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Psychiatry & Psychology--General/Heart rates in Panic/Anxiety Disorders


Dear Bruce,

I hope that you might be able to answer my question.  

I would like to know if there is any information available out there by link or by your own personal knowledge, if sufferers of Panic Disorder and/or Anxiety Disorders have sustained elevated heart rates?  

I wanted to know as I am a member of a support group for Inappropriate Sinus Tachycardia (sinus tach that has no known cause) and wondered how many sufferers of this condition do in fact have anxiety disorders or if their tachycardia is indeed "inappropriate".  

I have met some people in the group with Inappropriate Sinus Tachycardia and Hypotension and some with IST with hypertension and I'm trying to draw the distinction between the two.

It appears that with those who have lower blood pressure their symptoms arose after a virus or infection though that is not the solid "cause" of IST, but it seems to have a similarity to POTS (postural orthostatic tachycardia syndrome).

There seems to be a hyperactivity with the sympathetic nervous system with all of them, but I could not work out why the differences in blood pressures as all of those whom I spoke to had previously normal blood pressure levels before developing IST.

I am assuming that those who are continually anxious would suffer from high blood pressure, perhaps even regardless of beta blocker  therapy also (which is commonly used in the treatment or both anxiety symptoms and tachycardia/hypertension)?  I have met some on beta blockers for their symptoms who still have episodes of tachycardia and/or high blood pressure.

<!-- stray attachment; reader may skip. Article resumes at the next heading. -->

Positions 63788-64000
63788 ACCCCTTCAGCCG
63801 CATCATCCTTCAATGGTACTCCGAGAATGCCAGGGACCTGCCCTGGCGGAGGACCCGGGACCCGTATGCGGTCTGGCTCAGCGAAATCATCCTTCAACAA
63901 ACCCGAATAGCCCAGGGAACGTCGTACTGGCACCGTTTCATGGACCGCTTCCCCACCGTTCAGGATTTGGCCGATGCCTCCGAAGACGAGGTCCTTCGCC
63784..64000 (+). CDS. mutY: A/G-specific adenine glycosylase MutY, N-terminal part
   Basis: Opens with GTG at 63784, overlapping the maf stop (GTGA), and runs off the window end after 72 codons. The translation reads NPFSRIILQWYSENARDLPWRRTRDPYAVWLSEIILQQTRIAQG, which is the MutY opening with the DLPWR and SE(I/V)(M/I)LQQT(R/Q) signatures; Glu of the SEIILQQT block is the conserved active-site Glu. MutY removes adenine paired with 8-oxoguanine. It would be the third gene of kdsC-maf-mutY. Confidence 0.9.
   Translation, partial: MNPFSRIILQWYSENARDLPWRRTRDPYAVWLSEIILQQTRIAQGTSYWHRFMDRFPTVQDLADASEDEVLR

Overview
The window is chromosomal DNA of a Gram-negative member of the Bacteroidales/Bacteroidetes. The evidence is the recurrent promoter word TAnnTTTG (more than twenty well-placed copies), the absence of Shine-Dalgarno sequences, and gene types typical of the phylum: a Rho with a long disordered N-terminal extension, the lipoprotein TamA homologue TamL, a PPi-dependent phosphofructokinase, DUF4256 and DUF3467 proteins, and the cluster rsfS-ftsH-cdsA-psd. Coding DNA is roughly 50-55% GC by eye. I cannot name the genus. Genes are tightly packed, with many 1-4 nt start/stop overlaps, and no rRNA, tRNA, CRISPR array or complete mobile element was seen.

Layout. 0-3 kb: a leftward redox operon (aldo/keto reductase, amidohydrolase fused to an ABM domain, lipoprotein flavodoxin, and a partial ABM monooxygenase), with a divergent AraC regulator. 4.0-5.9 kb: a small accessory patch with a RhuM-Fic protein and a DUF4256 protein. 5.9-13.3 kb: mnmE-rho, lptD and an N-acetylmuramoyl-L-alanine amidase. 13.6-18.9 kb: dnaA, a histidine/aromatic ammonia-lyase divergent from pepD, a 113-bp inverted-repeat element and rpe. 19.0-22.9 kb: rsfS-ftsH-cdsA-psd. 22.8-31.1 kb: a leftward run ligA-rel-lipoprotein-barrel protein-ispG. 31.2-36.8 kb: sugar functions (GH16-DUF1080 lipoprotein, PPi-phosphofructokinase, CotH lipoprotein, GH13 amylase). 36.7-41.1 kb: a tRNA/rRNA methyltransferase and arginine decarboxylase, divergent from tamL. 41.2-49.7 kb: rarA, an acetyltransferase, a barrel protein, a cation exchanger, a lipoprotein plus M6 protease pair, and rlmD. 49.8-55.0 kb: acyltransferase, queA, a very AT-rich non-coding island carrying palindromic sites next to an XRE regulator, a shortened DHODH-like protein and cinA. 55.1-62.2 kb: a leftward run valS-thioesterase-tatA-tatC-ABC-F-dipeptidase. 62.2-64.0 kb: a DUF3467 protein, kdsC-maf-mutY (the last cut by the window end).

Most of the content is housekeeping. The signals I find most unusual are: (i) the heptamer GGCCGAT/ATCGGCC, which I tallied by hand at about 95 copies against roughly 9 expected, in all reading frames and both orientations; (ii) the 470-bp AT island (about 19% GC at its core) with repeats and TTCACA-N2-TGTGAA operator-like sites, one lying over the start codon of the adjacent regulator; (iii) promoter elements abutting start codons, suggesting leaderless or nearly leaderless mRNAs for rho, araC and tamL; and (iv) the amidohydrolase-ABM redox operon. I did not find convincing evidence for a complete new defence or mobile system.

I apologize that this is long-winded.

Therefore in your professional opinion is it possible for a person with an anxiety disorder to have a sustained high heart rate with (or without) high blood pressure?

Kind Regards,


Hi, Samantha, thanks for your question. Here are some thoughts:

The mind (one's thoughts, feelings, actions) is produced by the brain. The brain is part of the body (in that it is physical). The mind and body are not separate entities; rather, it can be thought of as 'the mind-body system (using here the scientific use of the word system). In systems, changes to one part of the system affect all the other parts. Thus, the mind is able to produce changes in the body.

There are many reports, in the literature, of people, using their mind, to affect parts of their body, including parts that we used to think could not be altered consciously. Some Hindus have learned to control their body temperature so much that they sleep in a mountain cave, in the middle of the winter, using nothing more than a sheet and streetclothes.

In fact, this is the presumption of the entire field of biofeedback - one the mind is able to detect changes in parts of the body that were previously not-detected, the mind is able to learn to control those parts of the brain.

So, yes, it is possible for persons with and without anxiety disorder to have sustained high heart rate with (or without) high blood pressure, as well as many other types of symptoms. It is also possible for people to learn to control many aspects of their body.

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Bruce Borkosky, Psy.D.


any related to psychology, especially related to forensic psychology


15 years as a licensed psychologist, 15 years in private practice. My practice began primarily doing individual and group psychotherapy, is now devoted to assessments, but I occasionally do take on clients in therapy.

American Psychological Association

B.A. psychology, B.A., music, Ohio Wesleyan U., 1978 MCS, computer science, University of Dayton, 1984 MA, psychology, Miami Inst. of Psychology, 1991 Psy.D., psychology, Miami Inst. of Psychology, 1993 post doctoral training in Neuropsychology, Fielding Institute, 1995-1997

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